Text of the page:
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City raises sewer rates and cuts its spending

Crescent City is likely to spend a significant chunk of its savings over the next year.

But this won’t be enough to keep things running, mowed, paved and flowing as they are, according to the city’s proposed 2012–13 budget.

Even with deficit spending, the budget calls for higher sewer rates, fewer city employees and less funding for the Chamber of Commerce, among other measures discussed at Monday’s City Council meeting.

After taking a long look at the proposed  budget, the council approved raising sewer rates by 3.2 percent. This equates to a $1.72 increase in the single-family residential rate.

The hike would generate an additional $100,000 a year in revenues for the sewer fund, one of four funds that collect and spend money for city services. The other funds are for housing, water and general services.

The housing fund is state-mandated, state-funded and balanced, City Manager Eugene Palazzo reported at the Monday meeting.

Not the case for the other three funds. Even with a rate increase, sewer operations are expected to require $55,000 out of a $639,000 reserve. The water fund is expected to syphon $604,000 out of a $1.3 million reserve.

The general fund, which pays for a hodgepodge of real-life, often discretionary services, is also under water.

“It’s parks, it’s streets, it’s drainage, it’s police, it’s fire, it’s recreation — the pool, the Cultural Center,” Palazzo said of the general fund.

As it is, all these things come at a loss to the city coffers. The fund’s deficit is expected to peak at $115,000 next year, to come out of reserves that are “at a crucial point,” according to Palazzo.

The council agreed 3-2 to scrap a proposed 40 percent cut to funding for the Chamber of Commerce, instead heeding a suggestion from the Chamber’s Board of Directors to pursue a 10 percent cut. The more modest reduction puts the city’s general fund reserve balance at about $685,000, some $15,000 below the amount Palazzo stressed would be prudent to keep in the bank at all times.

Having at least $700,000 cash on hand would ensure that city employees and bills are paid on time, even when tax collections are slow coming at certain points throughout the year, Palazzo said.

The $780,000 now in the reserve already lacks any cushion to deal with unforeseen emergencies, he added.

With a 10 percent cut to its funding, the Chamber of Commerce would receive $78,300, instead of $87,000. This fiscal year the Chamber used city funding to staff the Visitor’s Center ($36,000), operate the marketing arm of that enterprise, called the Visitor’s Bureau ($40,000), and pitch in $11,000 for the annual Fourth of July Fireworks display, a $30,000 affair.

In lieu of drastically cutting the Chamber’s budget in one fell swoop, the council instructed staff to carve an additional $5,000 out of a firefighter incentive program and another $5,000 out of legal expenses. Since the city’s legal needs vary considerably from year to year, this might only save money on paper. Tangibly, the city could opt not to pay expenses for its attorney to attend training workshops twice annually.

“We’ll just have to direct people to stop suing us,” Councilwoman Kelly Schellong joked.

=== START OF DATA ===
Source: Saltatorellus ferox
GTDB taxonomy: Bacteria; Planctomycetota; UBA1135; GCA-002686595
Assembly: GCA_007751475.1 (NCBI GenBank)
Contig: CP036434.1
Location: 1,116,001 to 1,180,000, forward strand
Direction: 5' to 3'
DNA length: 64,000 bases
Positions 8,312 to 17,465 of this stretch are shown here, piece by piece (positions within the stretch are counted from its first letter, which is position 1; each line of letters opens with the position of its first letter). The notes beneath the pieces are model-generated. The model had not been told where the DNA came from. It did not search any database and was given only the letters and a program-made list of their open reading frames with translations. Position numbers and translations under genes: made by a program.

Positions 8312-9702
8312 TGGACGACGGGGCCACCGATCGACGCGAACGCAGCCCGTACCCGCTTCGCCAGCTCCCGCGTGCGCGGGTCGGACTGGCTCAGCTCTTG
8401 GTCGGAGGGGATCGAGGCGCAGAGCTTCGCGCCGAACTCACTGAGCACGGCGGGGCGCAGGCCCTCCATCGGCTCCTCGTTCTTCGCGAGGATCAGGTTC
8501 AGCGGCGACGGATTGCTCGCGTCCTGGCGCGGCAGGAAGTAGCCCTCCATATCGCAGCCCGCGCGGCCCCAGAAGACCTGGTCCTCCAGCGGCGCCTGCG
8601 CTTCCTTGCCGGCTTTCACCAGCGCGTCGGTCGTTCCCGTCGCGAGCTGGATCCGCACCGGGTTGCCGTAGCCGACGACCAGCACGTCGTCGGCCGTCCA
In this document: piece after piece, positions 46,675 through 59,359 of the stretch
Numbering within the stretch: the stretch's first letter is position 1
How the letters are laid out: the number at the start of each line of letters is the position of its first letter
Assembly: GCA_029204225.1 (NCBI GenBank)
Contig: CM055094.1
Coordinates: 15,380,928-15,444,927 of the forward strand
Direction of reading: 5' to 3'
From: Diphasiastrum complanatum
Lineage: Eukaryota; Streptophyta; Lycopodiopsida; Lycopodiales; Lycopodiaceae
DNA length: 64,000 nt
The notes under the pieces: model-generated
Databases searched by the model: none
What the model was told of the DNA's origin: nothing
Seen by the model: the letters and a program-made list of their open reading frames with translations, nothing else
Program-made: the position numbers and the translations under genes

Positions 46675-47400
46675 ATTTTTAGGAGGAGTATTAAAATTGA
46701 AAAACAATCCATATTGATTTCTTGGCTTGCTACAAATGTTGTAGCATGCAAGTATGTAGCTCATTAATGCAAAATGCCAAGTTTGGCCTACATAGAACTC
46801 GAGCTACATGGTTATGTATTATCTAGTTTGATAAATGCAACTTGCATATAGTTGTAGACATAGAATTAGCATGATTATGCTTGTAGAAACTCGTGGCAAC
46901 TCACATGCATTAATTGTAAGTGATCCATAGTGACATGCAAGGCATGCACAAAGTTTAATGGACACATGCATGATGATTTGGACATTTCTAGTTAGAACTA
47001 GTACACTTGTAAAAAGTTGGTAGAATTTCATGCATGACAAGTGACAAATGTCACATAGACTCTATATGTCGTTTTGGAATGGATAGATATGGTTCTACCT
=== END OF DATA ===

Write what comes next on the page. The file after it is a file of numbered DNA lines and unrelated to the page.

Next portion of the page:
Overall, levity was not operating with a surplus during Monday’s public hearing.

“We appreciate and share the pain that the city is going through right now. It’s not just our problem. It’s a state problem, a national problem, a global problem,” said Bill Renfroe, director of the Tri-Agency for Economic Development, which is slated to see a $6,000 dent in city funding. Its annual budget is also supported by the Harbor District and Del Norte County.

The proposed budget eliminates 3.5 jobs with the city and consolidates the Public Works Department in the wake of two managers retiring.

The cutbacks on the table are all short-term solutions, Palazzo said in a report presented at the meeting. “A long-term solution includes employee concessions,” the report states.

What form those concessions may take is still being negotiated.  

Currently, employee benefits and salaries constitute 25 percent of the sewer fund, 34 percent of the water fund and 62 percent of the general fund.

Several members of the public asked why the council doesn’t raise more money by increasing the Transit Occupancy Tax or TOT, one of the city’s main revenue streams besides sales and property taxes. The TOT is levied on each motel room or vacation home rented in Crescent City.

Raising the tax is a possibility, but not up to the City Council. It would require a ballot measure and approval by 51 percent of voters.

Councilman Rick Holley tentatively mentioned the P-word on Monday.

“Hopefully I don’t create a lot of enemies ... But the pool is a deficit... and the pool neither raises revenues nor reduces expenditures,” he said.

Pruning the pool’s operations was considered, but piecemeal cost-savers like reducing hours won’t save much relative to the facility’s considerable expenses Palazzo said. Those expenses are likely to drop by $40,000 due to a renegotiated contract for propane, his report states.

Another public hearing is scheduled July 2, when the City Council is likely to adopt a 2012-13 budget.

Reach Emily Jo Cureton at This e-mail address is being protected from spam bots, you need JavaScript enabled to view it



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Crescent City, CA 95531

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